[caption id="attachment_2144" align="alignnone" width="540" caption="Get your yard sign."][/caption] A COMMUNITY COLLABORATION Here's one for you: a designer, a programmer, a community organizer, a communications task force and a group of committed peace and justice types ranging from well-seasoned academics to bright-eyed progressives get together to advocate for a better world. It's a collaboration of the first order with high-minded goals concerning matters of crucial importance. The focus is how to make a peace and justice organization more effective at making peace and justice happen. In the back of a local coffee shop, huddled over the local paper with some veggie sandwiches and fair trade coffee, the plotting and scheming goes strong once a week for many months. Usually in good spirits, with lively discussion and debates about how a little non-profit organization moves forward, what has come out of the effort has been something quite remarkable. We certainly accomplished a streamlining our communications efforts, developing a new website, creating several media campaigns to stoke the political fires and training key staff members on technology that can be used to keep things current. But there's also been a rejuvenation of the collective spirit. I saw what I thought was glowing from several people at one of the last meetings. It could be because we've finally seen the sun out here in the Midwest, but I like to think it's been this whole "working together" thing that's the root cause of the newly intense hues. [caption id="attachment_1949" align="alignnone" width="540" caption="A bumper sticker for every bumper in Nebraska"][/caption] Hang out in Lincoln long enough, especially downtown, and you'll come across several deep blue bumper stickers reading "Nebraskans for Peace." It's probably one of the most successful bumper sticker campaigns in American history. And a nice visual mark of identity in the community. (If anybody needs one, I'm sure I can get a couple dozen by the end of the day to whomever's asking.) In the back of that local coffee shop, a rag tag bunch of liberal peaceniks responsible for those stickers got together to grow this organization. And in between deep conversations about the sad state of affairs for America's foreign policy, I'd say success has been had. We set out many months ago to make Nebraskans for Peace the best damn peace and justice group it could be, building on the old school tactics of political organizing while embracing some 21st century digital activism. And today, we are moving ahead as planned. At the beginning of the process, a communications plan was put together. Nebraskans for Peace is the oldest group of this nature in the country, so we needed to re-establish core principles and look at the changing landscape, both in political and technological terms. There are definitely things the organization does well, and of course, other things not-so-much. But coming back to the focus on community building, education and political action, after 40 years of existence, 2010 certainly was an appropriate time to look at making this little non-profit better at being a voice for change out here on the great plains. [caption id="attachment_1980" align="alignnone" width="540" caption="Communications Overview for 2010"][/caption] To make Nebraskans for Peace better at what it does, we looked at four areas: online, in hand, via telephone, and face to face. A new website that can be easily updated by anyone working for the organization. A continued push for thoughtful articles and stories in the bi-monthly publication called the Nebraska Report. A renewed effort at phone conversation and dialogue with the membership and an increased presence in the community with rallies, marches and protests as well as more yard signs and bumper stickers. (Have a sticker already, how about one for your neighbor's car?) All four areas are currently being carried out feverishly. Give it a year or two, with all of our streamlined advocacy, and war will most likely cease to be acceptable and will thus have to end as more and more people rush over to our side. The two wars America is mired in are certainly one of the issues that brings people to the group. But as a peace and justice organization, the tent is meant to be big, and includes issues dealing with the environment, civil rights and economic justice and bullying in our schools. Broad thinking on global issues certainly informs the Priorities, but how they apply locally is where the most impact can be had. If Nebraskans for Peace isn't concerned about the military base just down the road that's conducting warrantless wiretaps on our citizens or orchestrating drone strikes on Afghans, then who else will be? [caption id="attachment_2146" align="alignnone" width="540" caption="Stop the Drones"][/caption] It's the grassroots versus the drones. Those drone planes that drop bombs indiscriminately on villages. The tea party droners who go on and on about government spending but have yet to make a peep about our bloated war budgets. And those war hawk droners who love to hold up all the marvels of our technological prowess as if that's the high point of human accomplishment -- dropping a bomb in Yemen from a control panel in Nebraska. [caption id="attachment_2145" align="alignnone" width="540" caption="The new, shiny"][/caption] The website is the online arm of the group. Carrying articles of in-depth analysis as well as graphic campaigns designed to get to the heart of bigger issues. The military base is in our community, but those drones belong to everybody. Drones that carry quite an expensive price tag. [caption id="attachment_1953" align="alignnone" width="540" caption="Goin' Broke Paying for War"][/caption] The "Goin' Broke Paying for War" campaign has become a focus in these times of seemingly unending war. It's especially appropriate as the worry about deficits grows and the cries against "big government" get louder. The fact is this: if you want to cut down on our debt you cannot do it without cutting our war budget. We spend an absurd amount on blowing things up. Way more than we spend on kids, the elderly, our roads or sick people combined. It's really kind of sad, building up all that weaponry while the livingry is left to fight over table scraps. It's as if we're out for a crazy night at the carnival thinking our time in the bounce house never stops. We just keep jumping up and down, laughing and giggling as our bodies flail about. Perpetual motion, getting "massive air". On and on, forever and ever. That is, until China won't lend us money any more and the whole things deflates. Out there in a dessert. And there we are, with a case of motion sickness and no sense of direction. [caption id="attachment_2143" align="alignnone" width="540" caption="As many as you need."][/caption] It's Fourth of July time in 2010 and the battle of ideas in America continues to go on. One side is saying we spend too much, therefore strip down government. Cut medicare, privatize social security and really take on the deficit. The other side simply says, stop spending all our money on war. That's the side I'm on. The side that says enough of these stupid, pointless wars, 700+ military bases all over the world and this thirst for empire that's done so all other countries will do what we say. C'mon, it's just not a 21st century way to behave. Goin' Broke indeed. Because of all the war we've got goin' on. It seems too easy anymore, talking to my conservative friends who think we can't afford Universal Health Care. My response: shift priorities and we got it no problem. So my question now is, can there be common ground? Is the Tea Party and the Coffee Party set for a union of sorts? Perhaps Obama's push for bipartisanship is rubbing off on me. Really though, the problems we face are large. Structural problems that exist at the core of our country, whether in education, economy, environment, foreign policy or our general sense of unhelpful exceptionalism. They require a large effort in response. The "fix" cannot just exist along the margins. It must be a full-on assault of all our best intentions from everywhere by everyone. With so much uproar brewing over our debt, it just may be the thing to bring together far left and far right in a very kumbaya moment. In the back of that little coffee shop it can all certainly seem insignificant. The anti-war movement in general can seem insignificant. The noise it's made over the last decade hasn't really accomplished much. Though we didn't have a major cable news network to back us. But still. One can easily become disheartened. Feelings of futility sink in. It seems like nothing is happening. And nothing is going to change. But that's really not true. It's just self-inflicted drama grabbing hold. Take an honest assessment, and things are getting better. At least for this little community of collaborators. The general agitators that enjoy each other's company enough to make the little incremental movements that assure the rest of the population that yep, we peaceniks are out here. Still making noise. As long as there's war to be had, they'll be peace to throw at it. So from the designer, the programmer, the community organizer, the communications task force and the group of committed peace and justice types, here's to a better world. -- Justin Kemerling, Designer.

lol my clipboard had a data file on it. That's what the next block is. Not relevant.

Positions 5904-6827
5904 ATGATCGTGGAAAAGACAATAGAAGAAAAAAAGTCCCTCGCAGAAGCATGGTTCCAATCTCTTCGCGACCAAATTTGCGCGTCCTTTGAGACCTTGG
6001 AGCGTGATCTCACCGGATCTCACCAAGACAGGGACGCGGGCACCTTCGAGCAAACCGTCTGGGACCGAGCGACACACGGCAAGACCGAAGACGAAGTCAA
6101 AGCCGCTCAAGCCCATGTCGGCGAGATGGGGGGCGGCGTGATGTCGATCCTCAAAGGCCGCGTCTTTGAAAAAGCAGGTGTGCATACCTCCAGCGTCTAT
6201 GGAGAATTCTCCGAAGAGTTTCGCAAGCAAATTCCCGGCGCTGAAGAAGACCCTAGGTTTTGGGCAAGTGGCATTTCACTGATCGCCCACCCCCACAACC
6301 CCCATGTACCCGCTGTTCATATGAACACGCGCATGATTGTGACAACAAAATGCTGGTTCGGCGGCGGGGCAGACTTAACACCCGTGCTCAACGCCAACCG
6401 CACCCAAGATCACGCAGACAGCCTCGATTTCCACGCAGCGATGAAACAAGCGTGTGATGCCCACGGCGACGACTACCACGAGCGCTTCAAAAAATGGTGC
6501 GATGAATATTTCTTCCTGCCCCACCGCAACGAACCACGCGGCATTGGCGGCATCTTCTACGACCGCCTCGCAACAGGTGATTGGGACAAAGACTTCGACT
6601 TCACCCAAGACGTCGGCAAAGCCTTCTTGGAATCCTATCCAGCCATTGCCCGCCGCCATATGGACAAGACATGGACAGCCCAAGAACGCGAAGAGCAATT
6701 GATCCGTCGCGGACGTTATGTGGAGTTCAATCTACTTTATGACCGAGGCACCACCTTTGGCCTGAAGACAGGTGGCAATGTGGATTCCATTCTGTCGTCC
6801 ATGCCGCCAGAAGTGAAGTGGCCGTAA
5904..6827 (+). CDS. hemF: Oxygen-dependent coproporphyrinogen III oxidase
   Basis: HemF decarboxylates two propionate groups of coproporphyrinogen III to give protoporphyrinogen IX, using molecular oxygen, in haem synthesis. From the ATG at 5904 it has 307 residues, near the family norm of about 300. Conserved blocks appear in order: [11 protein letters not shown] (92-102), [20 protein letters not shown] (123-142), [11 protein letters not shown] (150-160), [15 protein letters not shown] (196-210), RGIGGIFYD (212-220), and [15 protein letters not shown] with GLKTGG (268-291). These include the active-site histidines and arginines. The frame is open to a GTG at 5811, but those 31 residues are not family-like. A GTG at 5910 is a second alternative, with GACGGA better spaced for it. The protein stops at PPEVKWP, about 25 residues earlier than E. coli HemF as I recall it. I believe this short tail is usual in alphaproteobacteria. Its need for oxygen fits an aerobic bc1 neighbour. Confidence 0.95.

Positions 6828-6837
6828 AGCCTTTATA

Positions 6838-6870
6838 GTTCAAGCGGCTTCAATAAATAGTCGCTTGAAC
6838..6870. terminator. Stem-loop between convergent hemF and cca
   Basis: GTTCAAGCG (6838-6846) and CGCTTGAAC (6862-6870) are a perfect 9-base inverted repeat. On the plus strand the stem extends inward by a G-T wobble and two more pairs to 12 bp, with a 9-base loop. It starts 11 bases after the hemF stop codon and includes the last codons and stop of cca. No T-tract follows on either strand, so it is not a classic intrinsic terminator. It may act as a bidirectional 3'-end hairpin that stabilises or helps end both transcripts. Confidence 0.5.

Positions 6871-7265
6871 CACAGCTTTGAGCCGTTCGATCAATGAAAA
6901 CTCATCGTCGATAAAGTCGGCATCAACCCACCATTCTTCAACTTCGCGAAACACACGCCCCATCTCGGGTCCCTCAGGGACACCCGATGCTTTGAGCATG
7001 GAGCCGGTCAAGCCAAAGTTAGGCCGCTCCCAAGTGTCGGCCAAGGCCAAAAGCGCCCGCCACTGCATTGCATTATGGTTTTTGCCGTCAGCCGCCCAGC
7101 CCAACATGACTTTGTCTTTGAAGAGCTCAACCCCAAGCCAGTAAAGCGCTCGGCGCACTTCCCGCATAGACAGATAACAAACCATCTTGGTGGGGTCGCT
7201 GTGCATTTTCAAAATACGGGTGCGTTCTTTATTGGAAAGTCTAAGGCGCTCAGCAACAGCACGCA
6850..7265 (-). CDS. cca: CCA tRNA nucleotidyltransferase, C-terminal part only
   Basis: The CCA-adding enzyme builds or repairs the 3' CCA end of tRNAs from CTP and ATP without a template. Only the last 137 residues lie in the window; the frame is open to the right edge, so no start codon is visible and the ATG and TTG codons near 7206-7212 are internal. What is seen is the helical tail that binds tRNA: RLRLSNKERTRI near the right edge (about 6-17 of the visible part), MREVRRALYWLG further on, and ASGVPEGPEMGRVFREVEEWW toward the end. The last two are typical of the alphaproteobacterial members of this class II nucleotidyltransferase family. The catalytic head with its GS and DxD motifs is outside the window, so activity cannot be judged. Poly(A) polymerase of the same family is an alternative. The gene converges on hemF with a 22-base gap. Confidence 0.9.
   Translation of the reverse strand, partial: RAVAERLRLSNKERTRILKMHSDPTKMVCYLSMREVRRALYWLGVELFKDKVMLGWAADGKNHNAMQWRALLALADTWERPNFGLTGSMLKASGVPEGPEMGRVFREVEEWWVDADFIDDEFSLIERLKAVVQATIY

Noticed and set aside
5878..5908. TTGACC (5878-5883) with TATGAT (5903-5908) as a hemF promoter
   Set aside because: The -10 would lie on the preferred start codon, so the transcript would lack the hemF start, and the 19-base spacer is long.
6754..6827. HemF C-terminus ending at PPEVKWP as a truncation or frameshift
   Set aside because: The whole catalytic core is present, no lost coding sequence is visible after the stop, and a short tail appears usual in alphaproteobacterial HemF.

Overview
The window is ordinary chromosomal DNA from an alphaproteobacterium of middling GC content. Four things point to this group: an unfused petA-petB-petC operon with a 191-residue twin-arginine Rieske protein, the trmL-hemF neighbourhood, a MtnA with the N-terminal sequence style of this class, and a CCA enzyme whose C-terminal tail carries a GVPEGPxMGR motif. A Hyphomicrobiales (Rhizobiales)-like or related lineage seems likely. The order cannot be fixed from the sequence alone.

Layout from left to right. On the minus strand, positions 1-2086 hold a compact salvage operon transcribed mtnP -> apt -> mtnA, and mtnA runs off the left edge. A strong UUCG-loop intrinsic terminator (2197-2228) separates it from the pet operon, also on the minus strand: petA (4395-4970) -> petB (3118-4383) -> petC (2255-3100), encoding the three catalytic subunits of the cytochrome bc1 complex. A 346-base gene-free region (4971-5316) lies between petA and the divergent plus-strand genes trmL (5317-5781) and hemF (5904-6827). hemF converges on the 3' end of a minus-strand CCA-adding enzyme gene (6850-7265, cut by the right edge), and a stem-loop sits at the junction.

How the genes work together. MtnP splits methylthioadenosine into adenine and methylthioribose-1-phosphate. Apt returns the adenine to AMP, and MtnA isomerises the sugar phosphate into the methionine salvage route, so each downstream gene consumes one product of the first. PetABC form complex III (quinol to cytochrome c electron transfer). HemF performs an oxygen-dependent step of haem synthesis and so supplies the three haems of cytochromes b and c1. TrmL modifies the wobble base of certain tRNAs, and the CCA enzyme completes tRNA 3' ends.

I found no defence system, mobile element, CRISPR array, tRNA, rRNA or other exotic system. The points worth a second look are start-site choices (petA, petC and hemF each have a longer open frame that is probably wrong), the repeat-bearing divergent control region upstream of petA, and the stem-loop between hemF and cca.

A Very Sad Day.